But how can a white audience, the white photographer and the white editor know what it's like to be a Black African in Africa? One can argue that they know what it's like to be human - so can empathise - but that would be a trite commentary as we know the debates concerning representation is much more nuanced than that. So the simple answer is that they can't know and as such we are more often than not presented with a continual cliché of starving children, war, and famine – a continent in crisis. Upon the continent of Africa there is of course war, famine and starving children but these tropes do not reflect the totality of African existence. But ‘normality’ and domesticity does not sell as Stephen Mayes alludes to here and it does not fit the paradigm of perceived representation. Photography, in this mode, as soon we will see World Press Photo confirm, becomes the lynchpin in the construction and continuation of stereotypical representations that comfort, soothes and confirms the West’s known knowledge of the world.
But to end this section of my sermon the photography industry, this apparent democratic medium. is not a diverse and inclusive medium either in terms of race or class M Scott Bauer discusses this further here in Skin color and the photography industry
So where is this post going?
Essentially I’m trying to articulate the need for people to tell their own stories - whether they be in disenfranchised communities in Balsall Heath or entire races in distant continents - in order to affirm their own representations and to record their own histories. Black Africans and the black experience (and we could change the word black to Irish, Polish, Romanian etc) need to be chronicled by photographers who live their experiences and understand their lives; not through a desire to change the West’s perception, because that ship has sailed, but because “...if you can’t see it...you can’t be it...”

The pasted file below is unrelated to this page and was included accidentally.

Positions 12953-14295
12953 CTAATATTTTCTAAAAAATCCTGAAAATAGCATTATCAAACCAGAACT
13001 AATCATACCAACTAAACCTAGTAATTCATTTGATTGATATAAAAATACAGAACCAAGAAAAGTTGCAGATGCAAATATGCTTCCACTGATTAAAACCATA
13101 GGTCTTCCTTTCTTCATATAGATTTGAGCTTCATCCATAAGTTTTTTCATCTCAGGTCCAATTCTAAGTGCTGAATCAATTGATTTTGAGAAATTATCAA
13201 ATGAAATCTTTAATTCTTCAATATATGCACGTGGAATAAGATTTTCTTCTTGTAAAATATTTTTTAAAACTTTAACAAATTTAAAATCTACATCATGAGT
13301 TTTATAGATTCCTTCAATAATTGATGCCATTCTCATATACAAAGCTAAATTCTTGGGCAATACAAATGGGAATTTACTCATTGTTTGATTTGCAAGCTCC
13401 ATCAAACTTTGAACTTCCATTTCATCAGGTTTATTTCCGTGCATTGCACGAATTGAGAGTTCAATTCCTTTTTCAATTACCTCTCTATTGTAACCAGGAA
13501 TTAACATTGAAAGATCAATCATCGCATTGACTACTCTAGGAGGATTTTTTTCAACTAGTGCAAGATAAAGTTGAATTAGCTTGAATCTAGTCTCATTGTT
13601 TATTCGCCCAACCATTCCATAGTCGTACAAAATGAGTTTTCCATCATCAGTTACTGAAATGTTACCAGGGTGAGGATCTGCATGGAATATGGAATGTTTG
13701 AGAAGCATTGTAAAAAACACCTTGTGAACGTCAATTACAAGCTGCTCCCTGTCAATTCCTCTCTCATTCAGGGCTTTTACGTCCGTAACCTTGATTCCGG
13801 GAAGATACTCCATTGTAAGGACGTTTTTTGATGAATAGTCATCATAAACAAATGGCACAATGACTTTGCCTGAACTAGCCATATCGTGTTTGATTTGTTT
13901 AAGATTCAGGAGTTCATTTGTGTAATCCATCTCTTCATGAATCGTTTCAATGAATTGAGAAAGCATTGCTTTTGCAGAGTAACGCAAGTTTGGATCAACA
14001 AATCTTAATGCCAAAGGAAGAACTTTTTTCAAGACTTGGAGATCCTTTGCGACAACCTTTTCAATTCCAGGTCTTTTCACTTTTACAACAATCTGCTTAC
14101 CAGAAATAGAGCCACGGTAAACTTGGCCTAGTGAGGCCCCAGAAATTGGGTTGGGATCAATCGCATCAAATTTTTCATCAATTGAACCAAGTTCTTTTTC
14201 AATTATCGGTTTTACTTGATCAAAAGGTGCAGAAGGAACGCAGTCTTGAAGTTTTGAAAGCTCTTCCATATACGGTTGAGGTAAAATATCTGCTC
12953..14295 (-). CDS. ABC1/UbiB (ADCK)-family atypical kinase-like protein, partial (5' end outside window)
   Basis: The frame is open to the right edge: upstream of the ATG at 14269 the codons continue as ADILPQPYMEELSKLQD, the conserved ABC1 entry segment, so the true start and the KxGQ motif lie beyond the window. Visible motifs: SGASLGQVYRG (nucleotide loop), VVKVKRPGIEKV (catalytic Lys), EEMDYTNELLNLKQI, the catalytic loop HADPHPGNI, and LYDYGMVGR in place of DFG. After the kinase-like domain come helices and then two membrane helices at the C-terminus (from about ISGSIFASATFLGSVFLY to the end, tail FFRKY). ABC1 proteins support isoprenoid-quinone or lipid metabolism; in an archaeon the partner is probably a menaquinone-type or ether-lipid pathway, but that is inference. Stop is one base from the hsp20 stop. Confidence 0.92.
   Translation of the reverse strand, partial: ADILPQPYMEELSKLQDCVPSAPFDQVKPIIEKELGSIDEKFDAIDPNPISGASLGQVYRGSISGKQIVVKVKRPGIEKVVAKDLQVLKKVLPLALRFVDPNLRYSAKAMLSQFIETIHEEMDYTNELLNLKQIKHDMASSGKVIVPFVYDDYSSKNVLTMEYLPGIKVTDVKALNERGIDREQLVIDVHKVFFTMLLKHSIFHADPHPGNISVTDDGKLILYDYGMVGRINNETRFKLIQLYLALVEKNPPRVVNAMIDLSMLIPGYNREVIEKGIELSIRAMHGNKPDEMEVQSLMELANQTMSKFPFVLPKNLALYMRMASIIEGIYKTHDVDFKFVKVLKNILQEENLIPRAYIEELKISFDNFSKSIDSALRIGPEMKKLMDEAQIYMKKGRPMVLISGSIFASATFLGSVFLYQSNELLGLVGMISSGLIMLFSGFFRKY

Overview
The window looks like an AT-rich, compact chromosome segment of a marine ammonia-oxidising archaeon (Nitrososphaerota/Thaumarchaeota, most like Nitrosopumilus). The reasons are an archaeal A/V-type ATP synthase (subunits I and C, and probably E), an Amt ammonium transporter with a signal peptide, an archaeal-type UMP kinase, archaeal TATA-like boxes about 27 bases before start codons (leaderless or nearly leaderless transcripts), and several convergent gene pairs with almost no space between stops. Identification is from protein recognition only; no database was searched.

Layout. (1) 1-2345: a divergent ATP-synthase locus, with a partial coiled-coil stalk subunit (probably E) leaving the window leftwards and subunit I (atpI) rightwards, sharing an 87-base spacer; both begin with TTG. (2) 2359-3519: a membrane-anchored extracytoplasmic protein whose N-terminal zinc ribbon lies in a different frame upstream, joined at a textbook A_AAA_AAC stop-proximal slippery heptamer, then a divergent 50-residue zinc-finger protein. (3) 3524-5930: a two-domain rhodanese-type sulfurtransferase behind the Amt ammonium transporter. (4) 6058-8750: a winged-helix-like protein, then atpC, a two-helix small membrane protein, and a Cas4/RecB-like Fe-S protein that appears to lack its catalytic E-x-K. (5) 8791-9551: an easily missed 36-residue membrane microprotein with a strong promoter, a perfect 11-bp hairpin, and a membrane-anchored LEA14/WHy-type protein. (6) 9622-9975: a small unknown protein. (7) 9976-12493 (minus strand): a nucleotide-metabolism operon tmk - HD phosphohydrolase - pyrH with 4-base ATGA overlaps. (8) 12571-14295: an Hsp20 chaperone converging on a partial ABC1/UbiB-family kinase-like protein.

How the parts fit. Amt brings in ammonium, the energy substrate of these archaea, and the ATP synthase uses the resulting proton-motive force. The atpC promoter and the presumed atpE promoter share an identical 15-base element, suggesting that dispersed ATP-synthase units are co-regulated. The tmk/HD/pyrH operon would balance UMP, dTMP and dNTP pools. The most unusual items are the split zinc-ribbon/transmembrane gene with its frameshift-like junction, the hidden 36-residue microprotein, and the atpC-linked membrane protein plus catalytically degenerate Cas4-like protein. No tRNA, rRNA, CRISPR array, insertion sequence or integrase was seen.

There is a need for people to create representations that matter to them because the consequences of being socialed to imagery constructed by others could be seen in the black child - white doll experiments.
Yesterday I met up with two friends who have both helped and inspire my photography, on the right, is the South African photographer Fanie Jason and on the left Vanley Burke. I hold their work in great admiration both for the integrity of their practice but also because of the great obstacles they have faced to survive and ‘make it’ within this industry.
For Fanie, currently exhibiting in the Museum Africa to have been born under Apartheid and to then become an internationally recognised photographer is a great source of inspiration to me. Similarly so for Vanley, who travelled from Jamaica to find himself through photography, in a new world, and then to create works that broach the boundaries of arts and historical documents, equally so inspire me.
Both Fanie and Vanley have used photography to disseminate instead of accuse producing images that reflect and represent realities that they live; images that have been embraced by and empowered the very same people within their images.
Later this year, via Some Cities, we hope to create opportunities for people across Birmingham to become community researchers and learn the skills that will enable them to tell their own and their communities stories in order to archive their own experiences.
We're excited about the potential of this as without a doubt representation matters.
Photo: (L) Fanie Jason (R) Vanley Burke (c) A. Jackson